[Laughs] The writers know what they’re doing.
How might Buck handle that?
Good luck, Buck!
He has yet to tell Taylor that Lucy was the one he kissed and Lucy doesn’t know any of this, so she’s in the dark.
That’s just it, right? Lucy’s focused on the 118 and how she does her best work there. This other thing is completely outside of her. Although she was the driving force behind it, at this point, it’s completely a Buck and Taylor mess.
We saw Jonah leave because Chimney returned. Is Lucy at all concerned about her future at the 118?
Lucy’s smart. She understands how she first came on the team and now that team is evolving and changing and absolutely that’s a possibility. I also feel like Lucy’s the type of person that wakes up every day and does her best and then that leads her to her next thing. She’s one of those people that, because she’s so dedicated to just being in the moment and doing her best, the next thing naturally comes to her. She very much wants to stay a part of the 118, and she sees her place there, but also really respects both Chimney and Eddie [Ryan Guzman], and there’s a really nice moment towards the end of the season between Lucy and Eddie and you get to see Lucy gets it. They love Eddie. They love Chimney. There’s magic when this team comes together. More than anything, she wants that. She’s really happy and wants everyone to come back together and then it’s like, is it just that the 118’s growing?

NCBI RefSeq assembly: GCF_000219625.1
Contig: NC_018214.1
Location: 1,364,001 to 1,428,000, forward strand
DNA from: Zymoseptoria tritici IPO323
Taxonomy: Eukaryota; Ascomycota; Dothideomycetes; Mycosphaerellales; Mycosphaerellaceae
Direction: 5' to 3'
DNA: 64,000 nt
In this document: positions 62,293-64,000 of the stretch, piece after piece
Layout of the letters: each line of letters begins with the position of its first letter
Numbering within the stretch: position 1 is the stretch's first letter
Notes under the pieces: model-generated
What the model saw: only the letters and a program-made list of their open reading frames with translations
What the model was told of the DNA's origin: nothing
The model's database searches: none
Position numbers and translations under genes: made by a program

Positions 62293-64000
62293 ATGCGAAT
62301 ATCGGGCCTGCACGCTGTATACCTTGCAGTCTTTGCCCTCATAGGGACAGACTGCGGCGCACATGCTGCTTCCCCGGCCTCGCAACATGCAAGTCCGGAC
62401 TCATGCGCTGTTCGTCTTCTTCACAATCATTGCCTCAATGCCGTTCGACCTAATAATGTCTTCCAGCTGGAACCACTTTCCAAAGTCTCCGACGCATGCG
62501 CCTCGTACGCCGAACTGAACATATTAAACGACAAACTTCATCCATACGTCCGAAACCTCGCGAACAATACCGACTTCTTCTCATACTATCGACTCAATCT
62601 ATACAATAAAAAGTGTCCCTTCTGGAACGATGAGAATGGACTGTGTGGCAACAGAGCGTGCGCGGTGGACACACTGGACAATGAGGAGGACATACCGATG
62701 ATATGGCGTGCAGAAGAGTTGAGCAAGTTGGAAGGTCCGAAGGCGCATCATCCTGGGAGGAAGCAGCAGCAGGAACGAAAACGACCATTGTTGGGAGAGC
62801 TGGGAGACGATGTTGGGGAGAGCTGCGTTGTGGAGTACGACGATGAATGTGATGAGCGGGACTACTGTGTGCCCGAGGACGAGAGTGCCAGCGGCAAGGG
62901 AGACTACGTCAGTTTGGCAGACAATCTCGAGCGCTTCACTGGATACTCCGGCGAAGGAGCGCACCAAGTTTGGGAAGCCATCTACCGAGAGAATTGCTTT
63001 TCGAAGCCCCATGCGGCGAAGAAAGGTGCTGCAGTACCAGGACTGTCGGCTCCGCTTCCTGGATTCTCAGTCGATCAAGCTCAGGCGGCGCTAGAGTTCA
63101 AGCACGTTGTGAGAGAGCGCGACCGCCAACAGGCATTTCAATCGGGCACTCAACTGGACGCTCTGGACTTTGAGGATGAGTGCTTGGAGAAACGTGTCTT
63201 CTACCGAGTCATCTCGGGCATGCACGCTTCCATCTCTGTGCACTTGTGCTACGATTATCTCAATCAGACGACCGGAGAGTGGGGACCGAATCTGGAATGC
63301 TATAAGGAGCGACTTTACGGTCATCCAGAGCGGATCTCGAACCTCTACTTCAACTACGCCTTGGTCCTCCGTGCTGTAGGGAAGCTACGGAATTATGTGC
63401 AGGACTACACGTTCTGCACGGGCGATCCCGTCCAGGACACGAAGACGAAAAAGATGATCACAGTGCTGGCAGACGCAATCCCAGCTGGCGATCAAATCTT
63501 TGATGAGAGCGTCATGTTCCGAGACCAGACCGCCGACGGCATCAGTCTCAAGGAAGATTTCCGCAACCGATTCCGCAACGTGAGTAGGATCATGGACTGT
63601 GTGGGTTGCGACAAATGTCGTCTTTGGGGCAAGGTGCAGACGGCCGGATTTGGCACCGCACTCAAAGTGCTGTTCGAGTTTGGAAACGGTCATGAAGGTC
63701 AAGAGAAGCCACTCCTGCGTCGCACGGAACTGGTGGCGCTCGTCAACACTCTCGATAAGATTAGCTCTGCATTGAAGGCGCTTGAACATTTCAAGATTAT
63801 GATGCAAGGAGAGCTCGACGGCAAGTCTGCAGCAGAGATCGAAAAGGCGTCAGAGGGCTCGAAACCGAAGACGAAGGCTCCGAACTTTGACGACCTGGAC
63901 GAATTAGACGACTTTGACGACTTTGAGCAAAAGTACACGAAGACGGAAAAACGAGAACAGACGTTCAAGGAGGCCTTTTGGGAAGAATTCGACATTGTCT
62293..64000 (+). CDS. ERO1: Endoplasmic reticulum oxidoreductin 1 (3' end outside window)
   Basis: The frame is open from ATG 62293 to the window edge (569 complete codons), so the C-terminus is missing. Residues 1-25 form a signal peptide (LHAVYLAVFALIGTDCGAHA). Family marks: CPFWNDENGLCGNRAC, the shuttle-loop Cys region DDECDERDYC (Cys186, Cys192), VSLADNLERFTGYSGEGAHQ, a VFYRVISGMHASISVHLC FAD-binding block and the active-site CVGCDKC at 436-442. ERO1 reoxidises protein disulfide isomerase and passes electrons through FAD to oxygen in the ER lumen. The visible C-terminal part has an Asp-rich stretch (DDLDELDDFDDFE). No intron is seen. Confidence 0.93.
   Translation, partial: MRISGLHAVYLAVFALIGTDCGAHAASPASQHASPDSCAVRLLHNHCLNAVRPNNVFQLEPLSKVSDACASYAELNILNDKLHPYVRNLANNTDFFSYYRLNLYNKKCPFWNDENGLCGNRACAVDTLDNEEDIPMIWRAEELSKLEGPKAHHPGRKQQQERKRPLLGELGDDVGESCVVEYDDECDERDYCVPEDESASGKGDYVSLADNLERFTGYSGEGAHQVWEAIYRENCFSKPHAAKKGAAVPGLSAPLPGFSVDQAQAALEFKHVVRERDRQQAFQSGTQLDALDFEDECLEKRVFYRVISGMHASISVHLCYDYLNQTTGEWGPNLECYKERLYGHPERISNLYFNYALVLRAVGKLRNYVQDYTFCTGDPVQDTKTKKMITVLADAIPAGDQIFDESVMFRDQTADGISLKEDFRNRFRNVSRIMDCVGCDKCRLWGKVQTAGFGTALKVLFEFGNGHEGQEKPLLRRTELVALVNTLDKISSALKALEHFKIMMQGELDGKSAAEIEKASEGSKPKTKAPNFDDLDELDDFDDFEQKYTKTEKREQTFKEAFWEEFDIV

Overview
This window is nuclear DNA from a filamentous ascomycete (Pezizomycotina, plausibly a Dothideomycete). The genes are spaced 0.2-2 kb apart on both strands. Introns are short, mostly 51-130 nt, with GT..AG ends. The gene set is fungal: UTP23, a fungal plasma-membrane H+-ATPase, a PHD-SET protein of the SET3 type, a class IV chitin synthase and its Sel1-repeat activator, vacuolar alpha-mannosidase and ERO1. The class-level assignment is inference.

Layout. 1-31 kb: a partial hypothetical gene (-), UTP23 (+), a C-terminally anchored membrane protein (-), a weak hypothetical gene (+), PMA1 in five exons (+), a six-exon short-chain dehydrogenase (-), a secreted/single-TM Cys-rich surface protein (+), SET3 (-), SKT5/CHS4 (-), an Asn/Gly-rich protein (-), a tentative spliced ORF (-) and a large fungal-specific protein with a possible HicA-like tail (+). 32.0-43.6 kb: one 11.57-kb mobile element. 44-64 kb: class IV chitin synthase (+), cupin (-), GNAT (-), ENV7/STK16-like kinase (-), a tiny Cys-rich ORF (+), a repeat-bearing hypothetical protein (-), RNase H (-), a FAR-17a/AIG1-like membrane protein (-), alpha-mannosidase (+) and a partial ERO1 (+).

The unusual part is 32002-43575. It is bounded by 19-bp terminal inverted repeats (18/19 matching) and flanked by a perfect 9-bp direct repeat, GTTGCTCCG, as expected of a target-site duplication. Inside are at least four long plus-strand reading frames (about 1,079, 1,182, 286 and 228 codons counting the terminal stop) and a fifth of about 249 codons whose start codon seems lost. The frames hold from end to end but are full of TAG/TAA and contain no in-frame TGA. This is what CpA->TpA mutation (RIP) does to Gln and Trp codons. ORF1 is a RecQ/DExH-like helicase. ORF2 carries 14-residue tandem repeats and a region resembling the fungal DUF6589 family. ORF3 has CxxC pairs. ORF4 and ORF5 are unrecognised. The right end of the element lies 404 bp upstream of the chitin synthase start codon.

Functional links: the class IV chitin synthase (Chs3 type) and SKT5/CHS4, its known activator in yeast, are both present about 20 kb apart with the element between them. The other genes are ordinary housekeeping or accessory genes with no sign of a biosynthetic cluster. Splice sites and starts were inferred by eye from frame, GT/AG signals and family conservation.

Speaking to that, there’s also a scene coming up in the fire truck where we get to know a little bit more about Lucy and her backstory and she comes from a family of all brothers. She’s starting to open up to the 118 a little bit about her past. They’re starting to learn a bit about her and what makes her who she is. When we learn this backstory, we start to understand how she’s such a go-getter, in the moment kind of gal today.
Will we be meeting Lucy’s brothers?
That’d be fun. We’ll see.
What else can you say about the episodes leading up to the finale and the finale itself?
They get bigger, faster and more action-packed leading up to the finale. The drama is definitely building. Everyone always says they love the firetruck moments because you get to see a different piece of all the characters and I get why they love those scenes. There’s something really special that happens when everyone’s in the firetruck, sharing a little more personally. As fun as the action is, I think those slower, more intimate moments [are] what continues to build the heart of this show.
9-1-1, Mondays, 8/7c, Fox